In an ideal world, there would be a simple CRUD API that would do everything and you’d just need to test that API. However, reality is far from this ideal world. In a normal world, there are different usages of API’s and depending on the usage, we need to test that API.
One of the most use cases that I’ve seen is the implementation of API with different user-roles, with different permissions given to each user. Each of the user role comes defined with its own set of actions and then you’d need to test all the user-permissions with the actions mapped to them.
In today’s world, APIs are used to build complex systems that require different users to perform various tasks, and each user has different levels of access and permissions to perform these tasks. For instance, a social media platform like Facebook has different user roles like a
page admin, etc. Each of these user roles has different access and permission levels. A regular user cannot post or moderate content like an admin can. Therefore, it is essential to test the API with different user roles to ensure that the system is working as expected for all users.
I’ve always pointed out that as a tester/QA, the primary question you should ask is Why? Why do we need to test user role specific apis or Why give priority to this specific functionality?
If you look at the OWASP Top 10 list of vulnerabilities here, you will see that
Broken Authentication, is one of the prime reasons of security issues/vulnerabilities. If there is an API, where there are different roles and these roles are not properly authenticated, then it may lead to a lot of un-authenticated people getting access to resources, which they are not meant to access.
Let’s say a simple facebook user, who has only permission to post something, or react in a group, somehow gets the group or page level admin privileges due to broken authentication, which was not caught during testing, then it will create a lot of unnecessary issues for the users and well as the actual page admins.
So testing with different user roles also helps in identifying and fixing issues that may arise due to incorrect access and permission levels. It is the first line of defence for an API, which needs to be protected at all costs.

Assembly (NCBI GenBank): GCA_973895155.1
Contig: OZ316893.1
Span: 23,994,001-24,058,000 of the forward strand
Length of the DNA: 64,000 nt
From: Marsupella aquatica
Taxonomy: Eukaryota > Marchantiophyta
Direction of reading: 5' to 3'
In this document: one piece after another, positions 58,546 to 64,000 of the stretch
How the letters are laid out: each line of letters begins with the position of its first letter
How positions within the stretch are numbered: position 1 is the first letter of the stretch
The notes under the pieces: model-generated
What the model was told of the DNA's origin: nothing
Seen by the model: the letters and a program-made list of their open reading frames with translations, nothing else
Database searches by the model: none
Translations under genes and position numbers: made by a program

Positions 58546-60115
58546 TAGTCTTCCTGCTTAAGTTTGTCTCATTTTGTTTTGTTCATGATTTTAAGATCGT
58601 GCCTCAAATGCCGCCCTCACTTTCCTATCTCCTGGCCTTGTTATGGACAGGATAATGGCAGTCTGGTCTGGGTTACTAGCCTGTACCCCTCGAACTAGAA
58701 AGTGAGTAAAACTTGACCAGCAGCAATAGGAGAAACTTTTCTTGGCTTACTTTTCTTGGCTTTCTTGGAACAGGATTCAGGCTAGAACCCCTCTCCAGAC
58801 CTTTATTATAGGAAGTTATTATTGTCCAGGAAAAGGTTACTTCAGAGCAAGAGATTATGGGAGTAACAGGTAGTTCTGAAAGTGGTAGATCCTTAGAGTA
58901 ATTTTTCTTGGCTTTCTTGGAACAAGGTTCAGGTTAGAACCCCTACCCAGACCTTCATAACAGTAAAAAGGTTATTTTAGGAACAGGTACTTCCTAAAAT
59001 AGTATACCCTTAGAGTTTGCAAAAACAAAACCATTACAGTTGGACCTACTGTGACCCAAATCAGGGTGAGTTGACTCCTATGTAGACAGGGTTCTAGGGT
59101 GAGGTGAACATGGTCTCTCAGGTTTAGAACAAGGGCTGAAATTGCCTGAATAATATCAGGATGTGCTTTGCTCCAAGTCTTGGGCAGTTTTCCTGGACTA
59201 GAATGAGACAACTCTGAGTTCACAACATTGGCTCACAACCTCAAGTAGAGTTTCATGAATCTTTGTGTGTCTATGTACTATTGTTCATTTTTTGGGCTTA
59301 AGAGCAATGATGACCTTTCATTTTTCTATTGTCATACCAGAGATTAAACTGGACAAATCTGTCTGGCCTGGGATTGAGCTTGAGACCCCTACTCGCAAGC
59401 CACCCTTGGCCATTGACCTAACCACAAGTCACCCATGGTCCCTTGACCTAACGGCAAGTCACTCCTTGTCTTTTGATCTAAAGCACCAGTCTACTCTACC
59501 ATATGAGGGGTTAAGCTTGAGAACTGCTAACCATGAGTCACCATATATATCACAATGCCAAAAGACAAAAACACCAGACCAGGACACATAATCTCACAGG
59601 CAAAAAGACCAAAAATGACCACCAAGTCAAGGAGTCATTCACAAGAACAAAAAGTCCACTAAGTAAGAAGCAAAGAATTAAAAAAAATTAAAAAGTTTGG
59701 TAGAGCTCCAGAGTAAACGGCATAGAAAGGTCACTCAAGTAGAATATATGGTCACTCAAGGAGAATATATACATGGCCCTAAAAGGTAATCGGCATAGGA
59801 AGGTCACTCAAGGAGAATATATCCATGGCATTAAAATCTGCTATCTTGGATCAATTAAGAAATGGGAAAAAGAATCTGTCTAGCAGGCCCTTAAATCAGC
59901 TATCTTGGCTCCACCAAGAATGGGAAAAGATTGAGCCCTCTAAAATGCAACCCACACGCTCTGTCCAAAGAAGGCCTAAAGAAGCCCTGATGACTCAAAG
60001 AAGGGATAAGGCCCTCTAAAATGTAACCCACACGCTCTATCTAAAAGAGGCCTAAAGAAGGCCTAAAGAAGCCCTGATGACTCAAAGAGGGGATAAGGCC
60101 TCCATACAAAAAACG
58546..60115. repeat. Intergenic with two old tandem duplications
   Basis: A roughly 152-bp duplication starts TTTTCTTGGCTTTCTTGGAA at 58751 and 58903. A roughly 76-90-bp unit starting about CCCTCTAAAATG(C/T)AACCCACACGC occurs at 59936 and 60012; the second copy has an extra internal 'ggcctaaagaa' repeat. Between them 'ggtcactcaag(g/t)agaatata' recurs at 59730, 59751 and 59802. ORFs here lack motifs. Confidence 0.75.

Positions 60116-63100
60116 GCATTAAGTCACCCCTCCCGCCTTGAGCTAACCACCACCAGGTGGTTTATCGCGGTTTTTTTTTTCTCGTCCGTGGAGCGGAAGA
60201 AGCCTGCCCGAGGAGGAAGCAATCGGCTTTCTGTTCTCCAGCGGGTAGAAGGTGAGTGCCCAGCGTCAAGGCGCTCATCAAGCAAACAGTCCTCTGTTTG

For example, consider the above case, it may cause data breaches or other security issues. Therefore, testing with different user roles is essential to ensure that the API is functioning as expected.
Testing with different user roles involves testing an API with different user profiles, each with different levels of access and permissions. This allows developers to ensure that their API is working correctly for all users, regardless of their role in the system – which in turn allows the business to build confidence in the product that the product will cater to different level of user accesses.
Important Things to Consider
Here are some important points that QA testers should keep in mind when testing APIs with different user roles:
- Identification of the the different User Roles and their privilege/permission
The first step in testing APIs with different user roles is to identify the various user roles that exist within the system. This involves understanding the different levels of access and permissions that each user role has. This understanding helps in creating test cases for each user role.
For example, in an e-commerce platform, there could be various user roles like a
regular user, a